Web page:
...where distraction is the main attraction.

Wednesday, December 13, 2017

Willett Week One: 11 year old bourbon, barrel 2364 for Wine and Cheese Place

Since I spent two paragraphs musing on the secondary market prices of the Willett Family Estate single barrel bourbons on Monday, I shan't waste any words on it today. Instead, here are my notes on the second of the three WFE bourbons that my wife and I sampled this past weekend.

BottlerKentucky Bourbon Distillers (also known as Willett Distilling Company)
Brand: Willett
Range: Family Estate Single Barrel (WFE)
Type: Straight Bourbon Whiskey
Age: 11 years
MaturationNew American Oak
RegionBardstown, Kentucky (Distilled in/by ???)
Barrel: 2364
Exclusive to: Wine and Cheese Place
Alcohol by Volume58.55%
(Thanks to Florin for the sample!)

The nose is plum gorgeous. It mixes tropical fruit and flower notes, with raspberry jam and wood smoke. After 20+ minutes comes the vanilla and toffee. This sets up an expectation of a rich dessert whiskey on the palate. But that doesn't turn out to be the case. While there are some sweet tropical and salted caramel notes, it has some nuts, wood smoke and sharp limey citrus (Kristen went with lemon). It's also the hottest of the three bourbons. The finish is a little odd, with a fizzy, salty, tart burn to it. There's some smoke and mint too.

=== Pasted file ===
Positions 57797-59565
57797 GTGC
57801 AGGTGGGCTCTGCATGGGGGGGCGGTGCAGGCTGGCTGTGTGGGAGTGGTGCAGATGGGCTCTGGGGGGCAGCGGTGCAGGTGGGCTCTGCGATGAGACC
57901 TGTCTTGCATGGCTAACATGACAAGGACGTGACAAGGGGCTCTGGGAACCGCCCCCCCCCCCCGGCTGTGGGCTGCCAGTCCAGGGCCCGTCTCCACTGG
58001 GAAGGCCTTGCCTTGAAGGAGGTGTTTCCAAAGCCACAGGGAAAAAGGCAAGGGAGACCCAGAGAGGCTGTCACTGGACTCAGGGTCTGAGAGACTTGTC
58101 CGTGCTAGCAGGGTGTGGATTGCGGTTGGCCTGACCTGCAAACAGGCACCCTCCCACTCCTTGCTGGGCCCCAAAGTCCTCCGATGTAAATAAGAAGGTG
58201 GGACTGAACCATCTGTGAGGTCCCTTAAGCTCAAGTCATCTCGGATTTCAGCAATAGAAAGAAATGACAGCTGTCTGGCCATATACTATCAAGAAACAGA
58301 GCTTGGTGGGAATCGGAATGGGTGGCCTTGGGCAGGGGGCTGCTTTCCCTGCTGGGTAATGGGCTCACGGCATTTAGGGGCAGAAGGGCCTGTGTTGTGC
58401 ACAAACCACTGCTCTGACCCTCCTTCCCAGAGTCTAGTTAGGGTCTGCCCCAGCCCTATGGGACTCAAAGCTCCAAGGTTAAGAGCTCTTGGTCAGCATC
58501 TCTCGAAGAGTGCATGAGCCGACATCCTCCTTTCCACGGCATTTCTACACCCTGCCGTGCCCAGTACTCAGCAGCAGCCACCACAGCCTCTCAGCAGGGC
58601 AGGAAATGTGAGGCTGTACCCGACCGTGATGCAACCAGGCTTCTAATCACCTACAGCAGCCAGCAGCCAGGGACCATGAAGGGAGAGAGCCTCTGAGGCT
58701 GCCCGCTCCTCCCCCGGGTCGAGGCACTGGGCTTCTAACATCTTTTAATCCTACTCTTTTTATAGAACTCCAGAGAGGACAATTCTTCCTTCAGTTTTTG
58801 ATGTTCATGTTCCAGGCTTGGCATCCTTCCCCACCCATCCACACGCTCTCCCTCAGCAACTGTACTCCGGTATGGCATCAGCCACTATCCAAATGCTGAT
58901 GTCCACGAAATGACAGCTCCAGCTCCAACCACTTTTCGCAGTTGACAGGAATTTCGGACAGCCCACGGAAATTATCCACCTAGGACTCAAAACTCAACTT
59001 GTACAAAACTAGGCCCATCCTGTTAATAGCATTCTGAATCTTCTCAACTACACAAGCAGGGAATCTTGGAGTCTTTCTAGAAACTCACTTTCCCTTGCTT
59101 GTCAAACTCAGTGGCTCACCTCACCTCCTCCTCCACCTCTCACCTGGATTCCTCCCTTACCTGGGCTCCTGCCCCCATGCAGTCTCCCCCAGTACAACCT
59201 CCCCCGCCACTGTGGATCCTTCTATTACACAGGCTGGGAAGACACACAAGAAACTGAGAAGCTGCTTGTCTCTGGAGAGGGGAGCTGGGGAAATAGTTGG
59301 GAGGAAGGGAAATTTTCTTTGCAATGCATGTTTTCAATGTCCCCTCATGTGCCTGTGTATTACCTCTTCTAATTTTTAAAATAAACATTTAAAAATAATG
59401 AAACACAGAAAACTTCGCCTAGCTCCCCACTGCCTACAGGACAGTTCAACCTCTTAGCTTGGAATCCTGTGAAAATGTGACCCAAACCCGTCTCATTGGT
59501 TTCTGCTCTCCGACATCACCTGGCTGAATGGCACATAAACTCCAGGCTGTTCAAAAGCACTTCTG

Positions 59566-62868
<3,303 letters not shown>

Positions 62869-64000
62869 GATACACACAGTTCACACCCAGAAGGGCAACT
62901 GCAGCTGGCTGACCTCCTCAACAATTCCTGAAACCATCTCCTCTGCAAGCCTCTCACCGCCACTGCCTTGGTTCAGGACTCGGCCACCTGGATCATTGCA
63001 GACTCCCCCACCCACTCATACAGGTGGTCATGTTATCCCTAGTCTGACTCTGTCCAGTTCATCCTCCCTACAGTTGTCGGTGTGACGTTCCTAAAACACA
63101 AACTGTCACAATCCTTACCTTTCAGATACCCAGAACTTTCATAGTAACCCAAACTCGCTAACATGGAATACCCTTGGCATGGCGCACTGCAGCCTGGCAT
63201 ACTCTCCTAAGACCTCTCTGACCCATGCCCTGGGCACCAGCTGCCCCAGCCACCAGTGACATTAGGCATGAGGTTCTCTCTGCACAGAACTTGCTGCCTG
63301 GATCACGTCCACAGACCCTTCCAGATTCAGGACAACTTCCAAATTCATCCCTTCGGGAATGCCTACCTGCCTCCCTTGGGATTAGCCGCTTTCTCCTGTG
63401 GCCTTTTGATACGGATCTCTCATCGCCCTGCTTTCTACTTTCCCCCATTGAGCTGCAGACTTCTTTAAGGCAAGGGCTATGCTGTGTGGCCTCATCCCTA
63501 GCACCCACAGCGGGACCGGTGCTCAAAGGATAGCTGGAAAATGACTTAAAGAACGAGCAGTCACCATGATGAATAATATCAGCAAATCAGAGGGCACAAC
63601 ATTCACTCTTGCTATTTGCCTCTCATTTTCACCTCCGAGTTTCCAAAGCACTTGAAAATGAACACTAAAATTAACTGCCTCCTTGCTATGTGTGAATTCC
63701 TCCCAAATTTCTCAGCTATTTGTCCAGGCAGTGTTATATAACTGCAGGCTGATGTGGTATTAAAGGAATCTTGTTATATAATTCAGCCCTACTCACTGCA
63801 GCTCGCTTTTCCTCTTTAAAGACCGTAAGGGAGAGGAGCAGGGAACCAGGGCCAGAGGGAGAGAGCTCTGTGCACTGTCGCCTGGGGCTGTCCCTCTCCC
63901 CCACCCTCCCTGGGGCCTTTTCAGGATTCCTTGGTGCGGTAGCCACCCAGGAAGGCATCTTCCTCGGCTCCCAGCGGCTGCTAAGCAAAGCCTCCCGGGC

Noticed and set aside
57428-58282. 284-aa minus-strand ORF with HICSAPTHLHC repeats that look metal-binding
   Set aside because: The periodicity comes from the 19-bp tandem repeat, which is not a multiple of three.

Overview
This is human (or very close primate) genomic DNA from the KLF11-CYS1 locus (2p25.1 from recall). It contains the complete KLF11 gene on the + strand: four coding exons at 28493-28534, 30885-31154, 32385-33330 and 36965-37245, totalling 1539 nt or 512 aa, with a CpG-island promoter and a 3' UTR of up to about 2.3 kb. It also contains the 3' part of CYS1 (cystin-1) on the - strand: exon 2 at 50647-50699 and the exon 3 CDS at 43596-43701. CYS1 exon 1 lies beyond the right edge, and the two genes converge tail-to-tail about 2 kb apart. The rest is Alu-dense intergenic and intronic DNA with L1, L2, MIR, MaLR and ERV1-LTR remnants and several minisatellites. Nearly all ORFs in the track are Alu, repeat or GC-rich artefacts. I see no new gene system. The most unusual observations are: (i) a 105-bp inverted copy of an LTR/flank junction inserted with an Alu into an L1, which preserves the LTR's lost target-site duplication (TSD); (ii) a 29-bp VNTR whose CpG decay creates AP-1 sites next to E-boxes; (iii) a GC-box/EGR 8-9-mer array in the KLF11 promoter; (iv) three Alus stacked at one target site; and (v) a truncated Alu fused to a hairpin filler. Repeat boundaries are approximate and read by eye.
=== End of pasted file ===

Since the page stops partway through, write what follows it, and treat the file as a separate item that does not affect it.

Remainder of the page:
It smells fabulous and the palate has more complexity than the 7yo I reviewed on Monday. The only thing that keeps me from raving about this is the strange sensation left behind by the finish. Kristen experienced this same thing and found it to be a bit hot overall. Still, it's the most enjoyable of this week's three bourbons and dishes out less oaky violence than other bourbons its age.

Availability - Secondary market
Pricing - Big bucks
Rating - 85 (lost a few points on the finish)

Monday, December 11, 2017

Willett Week One: 7 year old bourbon, barrel 255 for The Party Source

There comes a time when we heed a certain call,
When the blogger must review
Two weeks worth of Willetts.

This week, I'll report on three Family Estate Single Barrel bourbons. Next week, it'll be the ryes.

Though I may not like secondary market prices on bourbons, I usually understand where the valuation comes from. The Van Winkle collection is well known even outside of whiskey circles. The Buffalo Trace Antique Collection is perpetually in demand and often delivers high quality. Defunct distillery whiskies are part of history and in limited supply.